Why You Should NEVER Put Crocs On Your Feet Again
The oddly shaped rubber shoes known as Crocs first hit the market in the early 2000’s, however they did not catch on in terms of popularity until almost 10 years later. Since then, they have become a popular alternative to flip-flops, sandals, indoor footwear, and in some cases, even shoes themselves.
Although some people are attracted to their quirky appearance and even find them more comfortable than typical footwear, several studies are showing that purchasing Crocs and similar rubber clogs can have serious effects on your health.
CROCS AND FOOT HEALTH
Since Crocs have become so vastly popular, especially among children and adolescents, many podiatrists have been consulted on the effect that they have on our foot health. Their answers were less than positive. According to one podiatrist, Dr. Meagan Leahy, Crocs are not a suitable replacement for proper footwear.
“Unfortunately Crocs are not suitable for all-day use,” Leahy says. “These shoes do not adequately secure the heel. When the heel is unstable, toes tend to grip which can lead to tendinitis, worsening of toe deformities, nail problems, corns and calluses.”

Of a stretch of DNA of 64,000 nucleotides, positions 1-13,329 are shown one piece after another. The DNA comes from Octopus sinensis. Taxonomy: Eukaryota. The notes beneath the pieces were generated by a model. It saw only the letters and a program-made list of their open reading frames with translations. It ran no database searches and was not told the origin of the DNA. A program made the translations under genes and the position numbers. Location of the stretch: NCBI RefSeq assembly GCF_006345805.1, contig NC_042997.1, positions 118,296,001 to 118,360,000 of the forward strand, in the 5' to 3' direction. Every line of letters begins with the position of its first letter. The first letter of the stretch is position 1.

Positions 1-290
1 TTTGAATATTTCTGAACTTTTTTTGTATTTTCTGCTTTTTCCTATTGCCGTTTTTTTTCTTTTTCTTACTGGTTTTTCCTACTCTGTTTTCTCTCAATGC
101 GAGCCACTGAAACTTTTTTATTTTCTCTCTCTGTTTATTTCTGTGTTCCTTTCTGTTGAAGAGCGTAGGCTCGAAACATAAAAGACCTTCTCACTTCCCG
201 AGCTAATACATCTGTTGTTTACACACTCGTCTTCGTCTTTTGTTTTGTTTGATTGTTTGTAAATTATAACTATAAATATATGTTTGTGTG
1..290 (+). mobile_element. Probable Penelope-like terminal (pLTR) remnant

One of the most common forms of tendinitis that affects the foot is plantar fasciitis. This is when the plantar fascia, the tendon which connects your heel bone to your toes, becomes inflamed and weakened. This can cause excruciating pain and can also disable movement.
In serious cases, plantar fasciitis can result in a bone spur. This is a build up of calcium on the heel which results in a protrusion of bone to develop on the spot where the tendon connects to the ankle. This can cause further pain and also requires incredibly invasive surgery to correct.
FAKE CROCS AND CANCER
According to a lab analysis conducted in Germany, rubber cogs similar to Crocs as well as knock-offs of Crocs contain highly cancerous substances that can actually be absorbed through contact with skin.
German broadcasting institution Westdeutscher Rundfunk (WDR) sent in 10 different types of plastic cogs to a lab in Germany for analysis. According to the test, six out of the 10 shoes provided contained cancerous chemicals called polycyclic aromatic hydrocarbons (PAH).
According to the 13th Report on Carcinogens (RoC), a public health document published by the National Toxicology Program, exposure to polycyclic aromatic hydrocarbons has been linked to an increased risk of developing lung, liver and skin cancers.
Although the American brand Crocs did not contain any polycyclic aromatic hydrocarbons, the analysis found that it still contained substances that can cause skin irritation and allergic reactions.
If you still insist on wearing Crocs, wear socks to reduce the amount of contact that the material has with your skin. Also make sure that you are actually buying Crocs, and not any of the cheap knock-offs that contain cancer causing chemicals.
It is also advised to smell the shoes before purchasing them. If they have a strong or sweet smell being emitted from them, this could mean that the shoes is releasing possibly harmful solvents.
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